Optometrists and their legislative advocates can expect to see these findings used against them in their ongoing scope expansion efforts. Currently, 10 states allow optometrists to perform YAG capsulotomies and other laser procedures.
Optometrists and their legislative advocates can expect to see these findings used against them in their ongoing scope expansion efforts. Currently, 10 states allow optometrists to perform YAG capsulotomies and other laser procedures. Click image to enlarge.

A leading argument to add certain laser procedures to optometrists’ scope of practice—including laser peripheral iridotomy (LPI), selective laser trabeculoplasty (SLT) and capsulotomy—is to increase access to care, especially for older individuals who face a higher risk and prevalence of eye disease. A research team consisting of ophthalmologists and statisticians but no optometrists published a new study in JAMA Ophthalmology that found no association between an expanded practice scope and increased access to laser procedures, as measured by reduced drive times to practices offering such services, among the Medicare population of five states with optometric laser laws: Oklahoma, Kentucky, Louisiana, Arkansas and Missouri.1 Importantly, patient access was solely measured by estimated travel time and 30-minute proximity to an optometrist or ophthalmologist.

The team reviewed a total of 1,564,307 Medicare Part B claims from 2016 through 2020 for patients who underwent LPI, SLT or YAG capsulotomy by an OD or ophthalmologist in the five states noted above. The primary outcome measure was the percentage of each state’s Medicare population within a 30-minute travel time of an optometrist or ophthalmologist based on US census block group population and estimated travel time from the patient to the clinic.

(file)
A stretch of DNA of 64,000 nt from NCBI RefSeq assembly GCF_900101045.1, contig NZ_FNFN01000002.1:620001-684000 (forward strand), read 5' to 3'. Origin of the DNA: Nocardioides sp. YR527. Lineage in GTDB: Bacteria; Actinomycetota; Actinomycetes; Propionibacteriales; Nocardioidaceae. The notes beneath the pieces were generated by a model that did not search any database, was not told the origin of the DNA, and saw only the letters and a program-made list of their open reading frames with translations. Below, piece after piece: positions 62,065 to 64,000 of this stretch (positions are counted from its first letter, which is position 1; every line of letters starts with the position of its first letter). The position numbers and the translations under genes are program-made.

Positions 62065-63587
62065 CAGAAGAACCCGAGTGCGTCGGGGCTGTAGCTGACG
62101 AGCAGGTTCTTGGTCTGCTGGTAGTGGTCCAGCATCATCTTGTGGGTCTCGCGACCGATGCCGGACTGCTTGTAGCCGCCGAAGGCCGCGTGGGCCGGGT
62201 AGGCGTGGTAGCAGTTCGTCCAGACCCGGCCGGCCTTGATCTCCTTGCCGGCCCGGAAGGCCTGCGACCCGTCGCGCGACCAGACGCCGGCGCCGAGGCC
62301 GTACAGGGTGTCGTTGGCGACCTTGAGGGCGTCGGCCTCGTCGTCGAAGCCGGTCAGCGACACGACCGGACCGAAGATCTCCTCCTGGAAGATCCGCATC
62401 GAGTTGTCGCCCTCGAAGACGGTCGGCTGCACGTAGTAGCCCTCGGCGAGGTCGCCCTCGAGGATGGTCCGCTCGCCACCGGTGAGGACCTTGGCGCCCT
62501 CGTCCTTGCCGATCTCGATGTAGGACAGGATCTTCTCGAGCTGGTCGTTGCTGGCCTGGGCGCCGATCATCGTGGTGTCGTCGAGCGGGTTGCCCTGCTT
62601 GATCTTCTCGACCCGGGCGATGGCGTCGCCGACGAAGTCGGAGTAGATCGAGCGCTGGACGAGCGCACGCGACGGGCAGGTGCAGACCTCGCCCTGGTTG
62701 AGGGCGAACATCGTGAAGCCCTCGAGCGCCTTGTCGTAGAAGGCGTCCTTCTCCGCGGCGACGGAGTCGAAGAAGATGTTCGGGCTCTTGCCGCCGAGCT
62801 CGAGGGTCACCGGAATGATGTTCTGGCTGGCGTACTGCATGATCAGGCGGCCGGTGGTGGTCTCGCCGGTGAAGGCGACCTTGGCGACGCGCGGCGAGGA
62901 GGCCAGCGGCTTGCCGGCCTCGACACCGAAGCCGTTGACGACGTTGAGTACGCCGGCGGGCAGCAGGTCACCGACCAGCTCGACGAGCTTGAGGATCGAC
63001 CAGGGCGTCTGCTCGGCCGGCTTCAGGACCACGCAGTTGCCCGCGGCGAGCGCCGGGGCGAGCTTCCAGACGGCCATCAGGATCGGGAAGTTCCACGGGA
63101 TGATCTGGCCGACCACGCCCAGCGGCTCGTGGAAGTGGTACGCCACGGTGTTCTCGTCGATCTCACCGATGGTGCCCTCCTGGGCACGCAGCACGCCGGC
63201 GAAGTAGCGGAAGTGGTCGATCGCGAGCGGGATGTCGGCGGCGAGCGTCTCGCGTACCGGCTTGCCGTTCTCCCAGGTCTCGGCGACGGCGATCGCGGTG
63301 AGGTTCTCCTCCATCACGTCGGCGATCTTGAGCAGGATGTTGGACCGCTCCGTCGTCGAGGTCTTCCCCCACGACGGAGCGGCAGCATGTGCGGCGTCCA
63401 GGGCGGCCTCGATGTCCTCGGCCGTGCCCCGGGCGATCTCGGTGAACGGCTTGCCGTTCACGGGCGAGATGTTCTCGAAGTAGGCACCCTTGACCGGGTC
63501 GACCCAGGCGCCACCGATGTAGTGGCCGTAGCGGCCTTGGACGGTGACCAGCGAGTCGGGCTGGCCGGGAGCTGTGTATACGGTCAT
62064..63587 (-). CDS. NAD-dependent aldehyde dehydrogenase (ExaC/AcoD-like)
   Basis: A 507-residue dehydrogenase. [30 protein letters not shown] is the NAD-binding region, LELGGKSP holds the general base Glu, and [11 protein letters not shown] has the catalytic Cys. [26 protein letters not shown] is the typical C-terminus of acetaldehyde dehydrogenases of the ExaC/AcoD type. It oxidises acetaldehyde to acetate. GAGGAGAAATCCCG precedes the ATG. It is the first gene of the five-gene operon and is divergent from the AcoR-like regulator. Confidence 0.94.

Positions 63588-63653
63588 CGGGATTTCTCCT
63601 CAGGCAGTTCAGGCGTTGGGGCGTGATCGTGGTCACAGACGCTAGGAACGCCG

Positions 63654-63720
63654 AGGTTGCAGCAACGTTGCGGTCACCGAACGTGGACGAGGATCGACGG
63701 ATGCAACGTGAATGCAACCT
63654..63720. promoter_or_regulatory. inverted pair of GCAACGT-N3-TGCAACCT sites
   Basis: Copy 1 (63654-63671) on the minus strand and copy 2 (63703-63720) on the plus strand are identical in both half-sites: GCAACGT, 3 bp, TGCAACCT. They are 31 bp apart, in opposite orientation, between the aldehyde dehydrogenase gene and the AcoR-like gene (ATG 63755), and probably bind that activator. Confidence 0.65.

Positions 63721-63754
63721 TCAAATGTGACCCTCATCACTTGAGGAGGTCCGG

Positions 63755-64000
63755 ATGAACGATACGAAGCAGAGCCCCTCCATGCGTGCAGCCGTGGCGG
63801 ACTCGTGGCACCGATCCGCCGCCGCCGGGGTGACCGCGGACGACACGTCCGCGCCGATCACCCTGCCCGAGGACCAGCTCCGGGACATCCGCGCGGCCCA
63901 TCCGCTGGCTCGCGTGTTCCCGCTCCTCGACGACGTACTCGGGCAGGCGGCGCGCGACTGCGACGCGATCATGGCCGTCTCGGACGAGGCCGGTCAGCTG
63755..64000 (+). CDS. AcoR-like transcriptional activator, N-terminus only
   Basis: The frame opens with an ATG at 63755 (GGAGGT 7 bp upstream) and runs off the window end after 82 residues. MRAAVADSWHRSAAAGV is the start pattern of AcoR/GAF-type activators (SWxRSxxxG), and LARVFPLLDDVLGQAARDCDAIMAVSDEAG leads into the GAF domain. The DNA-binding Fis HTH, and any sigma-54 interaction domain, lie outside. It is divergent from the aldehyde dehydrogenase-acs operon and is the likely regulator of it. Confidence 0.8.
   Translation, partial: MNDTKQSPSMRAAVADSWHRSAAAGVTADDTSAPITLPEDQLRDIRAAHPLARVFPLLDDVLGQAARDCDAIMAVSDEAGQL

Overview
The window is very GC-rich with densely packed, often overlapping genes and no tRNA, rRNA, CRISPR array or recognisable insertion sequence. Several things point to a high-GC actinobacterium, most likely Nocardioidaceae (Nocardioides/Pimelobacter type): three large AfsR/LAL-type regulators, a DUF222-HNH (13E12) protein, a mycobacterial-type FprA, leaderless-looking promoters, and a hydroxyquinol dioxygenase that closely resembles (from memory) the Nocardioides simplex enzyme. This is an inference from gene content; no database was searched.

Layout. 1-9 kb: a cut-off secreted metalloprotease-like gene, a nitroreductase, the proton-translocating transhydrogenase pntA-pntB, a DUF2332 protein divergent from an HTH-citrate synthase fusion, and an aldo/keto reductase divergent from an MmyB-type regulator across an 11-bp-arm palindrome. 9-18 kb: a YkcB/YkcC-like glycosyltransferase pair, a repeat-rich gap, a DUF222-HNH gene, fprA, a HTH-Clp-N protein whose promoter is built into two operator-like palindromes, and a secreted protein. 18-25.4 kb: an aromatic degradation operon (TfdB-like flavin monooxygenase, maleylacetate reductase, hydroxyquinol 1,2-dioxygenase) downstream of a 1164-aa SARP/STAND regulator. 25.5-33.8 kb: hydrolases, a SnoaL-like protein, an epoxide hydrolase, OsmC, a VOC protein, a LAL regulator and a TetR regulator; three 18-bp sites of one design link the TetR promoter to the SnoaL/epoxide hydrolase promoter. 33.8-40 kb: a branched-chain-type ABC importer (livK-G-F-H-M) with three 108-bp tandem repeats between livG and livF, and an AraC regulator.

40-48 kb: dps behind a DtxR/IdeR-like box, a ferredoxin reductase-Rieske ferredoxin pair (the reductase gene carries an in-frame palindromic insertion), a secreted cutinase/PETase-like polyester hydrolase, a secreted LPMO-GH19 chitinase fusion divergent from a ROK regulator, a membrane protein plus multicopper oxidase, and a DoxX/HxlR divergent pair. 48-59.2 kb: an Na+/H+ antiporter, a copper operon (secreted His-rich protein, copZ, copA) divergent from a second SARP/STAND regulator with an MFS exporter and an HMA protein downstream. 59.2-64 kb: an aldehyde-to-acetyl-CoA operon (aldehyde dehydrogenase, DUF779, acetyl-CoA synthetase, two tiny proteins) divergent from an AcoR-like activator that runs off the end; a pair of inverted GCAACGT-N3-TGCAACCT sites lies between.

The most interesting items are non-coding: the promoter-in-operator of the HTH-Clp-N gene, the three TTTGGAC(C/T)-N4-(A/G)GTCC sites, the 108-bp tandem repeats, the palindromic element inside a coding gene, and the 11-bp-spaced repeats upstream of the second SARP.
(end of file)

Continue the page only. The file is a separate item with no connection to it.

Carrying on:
According to the study authors, the following conclusions were made from the data:1

  • Optometrists performing laser eye surgery cover a geographic area similar to that covered by ophthalmologists.
  • Less than 5% of the population had only optometrists (no ophthalmologists) within a 30-minute drive in every state except for Oklahoma for YAG and SLT.
  • Patients had a longer travel time to receive all laser procedures from optometrists than ophthalmologists in Kentucky (for YAG, the difference was 49 minutes vs. 23 minutes, respectively).
  • Optometrist-performed YAG also had a longer drive time than ophthalmologist-performed procedures in Oklahoma and Arkansas, but not in Louisiana.

The researchers pointed out that these statistics would change if patients were to see the healthcare professional closest to them. For example, for YAG procedures performed in Kentucky, they noted in their paper that, “Patients who initially chose an ophthalmologist had a median travel time of 23 minutes, which could have been reduced by five to 10 minutes if they selected the closest optometrist (median, 13 minutes) or ophthalmologist (median, 18 minutes).”1 On the other hand, they reported that “patients who chose to see an optometrist traveled significantly more with a median estimated travel time of 49 minutes. Choosing the nearest optometrist (median: 14 minutes) or ophthalmologist (median: 15 minutes) would have saved nearly 35 minutes of travel time.”1

At the conclusion of their study, the researchers bring attention to some limitations. “The study data are limited to geographical analysis and cannot address whether the quality of care was improved with this expanded access, whether ease or speed of appointments was improved, the impact of physician availability or if costs decreased without compromising quality,” they wrote.1 Additionally, racial, ethnic or cultural factors were not taken into account in the analysis.